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Tumor Suppressor Genes and Cell Proliferation Control in the Carcinogenesis of the Oral Mucosa

Author(s)/Editor(s): Girod, Sabine Christiane - Not Available

Price: $ 48.00

Stock #: B8999


Categories: Oral Medicine, Oral Pathology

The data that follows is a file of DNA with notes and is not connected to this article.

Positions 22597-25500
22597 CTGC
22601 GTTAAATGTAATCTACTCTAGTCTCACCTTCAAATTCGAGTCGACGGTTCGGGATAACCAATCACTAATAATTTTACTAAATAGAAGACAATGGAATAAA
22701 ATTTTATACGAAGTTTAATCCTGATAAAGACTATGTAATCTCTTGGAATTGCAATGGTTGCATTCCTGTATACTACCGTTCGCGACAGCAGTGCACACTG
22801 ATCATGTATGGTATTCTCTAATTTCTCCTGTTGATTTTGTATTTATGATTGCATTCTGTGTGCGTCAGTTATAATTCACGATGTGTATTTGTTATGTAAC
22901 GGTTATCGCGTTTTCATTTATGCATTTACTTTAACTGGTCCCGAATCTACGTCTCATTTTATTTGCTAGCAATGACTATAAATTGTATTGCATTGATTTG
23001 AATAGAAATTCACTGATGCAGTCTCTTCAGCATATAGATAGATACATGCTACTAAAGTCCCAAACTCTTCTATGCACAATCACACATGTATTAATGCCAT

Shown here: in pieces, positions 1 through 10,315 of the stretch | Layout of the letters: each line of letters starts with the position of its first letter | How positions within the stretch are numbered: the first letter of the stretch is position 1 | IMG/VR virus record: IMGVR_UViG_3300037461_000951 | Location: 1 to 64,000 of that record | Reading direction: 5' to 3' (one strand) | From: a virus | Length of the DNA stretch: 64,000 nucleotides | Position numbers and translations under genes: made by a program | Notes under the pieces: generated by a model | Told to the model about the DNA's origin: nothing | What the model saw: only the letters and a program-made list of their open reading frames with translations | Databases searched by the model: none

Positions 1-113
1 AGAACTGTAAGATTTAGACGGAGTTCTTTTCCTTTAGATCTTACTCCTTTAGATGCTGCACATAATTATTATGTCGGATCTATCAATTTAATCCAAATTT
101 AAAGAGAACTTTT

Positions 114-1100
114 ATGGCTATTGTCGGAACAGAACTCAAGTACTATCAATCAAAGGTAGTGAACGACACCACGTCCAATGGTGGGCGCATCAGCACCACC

Epithelial cancers of the aerodigestive tract account for one third of all cancer deaths each year. The development of squamous cell carcinomas in this region is closely connected with tobacco smoking and alcohol consumption. These exogenous factors are believed to play a major role in the complex multistep process of carcinogenesis in the aerodigestive tract epithelium. The induction of biologic and clinical changes in the epithelium of the oropharnyx, larynx, esophagus, trachea, and the lungs by common carcinogens has been termed field cancerization. The incidence of second primary tumors is especially high in head and neck cancers, presumably because of the diffuse mucosal initiation and promotion by exogenous factors such as alcohol and tobacco. Although oral squamous cell carcinomas account for only a small portion of cancers, they provide an excellent model system for the study of genetic changes. All histopathologic stages and their morphologic appearance during carcinogenesis in the oral epithelium are well defined and can easily be monitored without the need for invasive procedures. The current knowledge about epidemiology, etiology, and histopathology of benign and malignant oral lesions will be summarized in chapter 2 of this volume. While recent advances in therapeutic management have improved the prognosis in some human tumors, others, such as squamous cell carcinomas arising in the upper aerodigestive tract, seem to be less sensitive to current therapeutic regimens. Patients with tumors of the oropharynx must not only face a life-threatening disease, they also have to cope with the prospect of a potentially disfiguring treatment despite great advances in reconstructive surgery. The standard multimodal treatment of oral squamous cell carcinomas today involves surgery in combination with radiation therapy and/or chemotherapy. Despite encouraging response rates in new combination therapies, the mortality rate for head and neck squamous cell carcinomas has remained almost unchanged during the last 30 years. Oral carcinogenesis appears to be a multistep process similar to that shown in other human tumors. Tumor formation is almost certainly a consequence of accumulated genetic changes in oral epithelial cells. The possibility of a genetic predisposition in some cases is suggested by the sporadic occurrence of head and neck squamous cell cardinomas in young, nonsmoking adults, though genetics is an unlikely explanation in the majority of cases. In recent years two groups of genes, oncogenes and tumor suppressor genes, have been discovered. These genes play an important role in the control of cell proliferation and the development of the malignant phenotype. Oncogenes are the cellular counterparts of viral oncogenes that in general promote cell growth, whereas tumor suppressor genes act as dominant suppressors of malignancies. Loss of function of the p53 tumor suppressor gene is involved in nearly all human cancers. The vital role of the p53 gene has been defined as a "guardian of the genome". By interacting with proteins of the cell cycle machiner, p53 mediates cell-cycle arrest, allowing for repair of damaged DNA, or cell death. The retinoblastoma tumor suppressor gene (Rb) encodes a nuclear phosphoprotein that is found in a mutated form in a wide range of human tumors. Rb plays an important role in the control of cell division and differentiation and seems to be ubiquitously expressed in normal human tissue, including oral squamous epithelium. Recent developments in molecular biology techniques have made it possible to study basic cellular mechanisms during malignant transformation and growth. For further progress in the diagnosis and treatment of oral preneoplastic and neoplastic lesions, it is important that the action of cancer-related genes in cell growth control and differentiation be understood. The current knowledge and the most recent results concerning the role of tumor suppressor genes in oral carcinogenesis are described in chapters 2,3, and 4. Chapter 5 discusses the importance of understanding the basic principles of oral carcinogenesis and the application of molecular biology techniques in the diagnosis of the disease and patient follow-up for the development of new and more successful therapeutic strategies in oral premalignancies and oral cancer.



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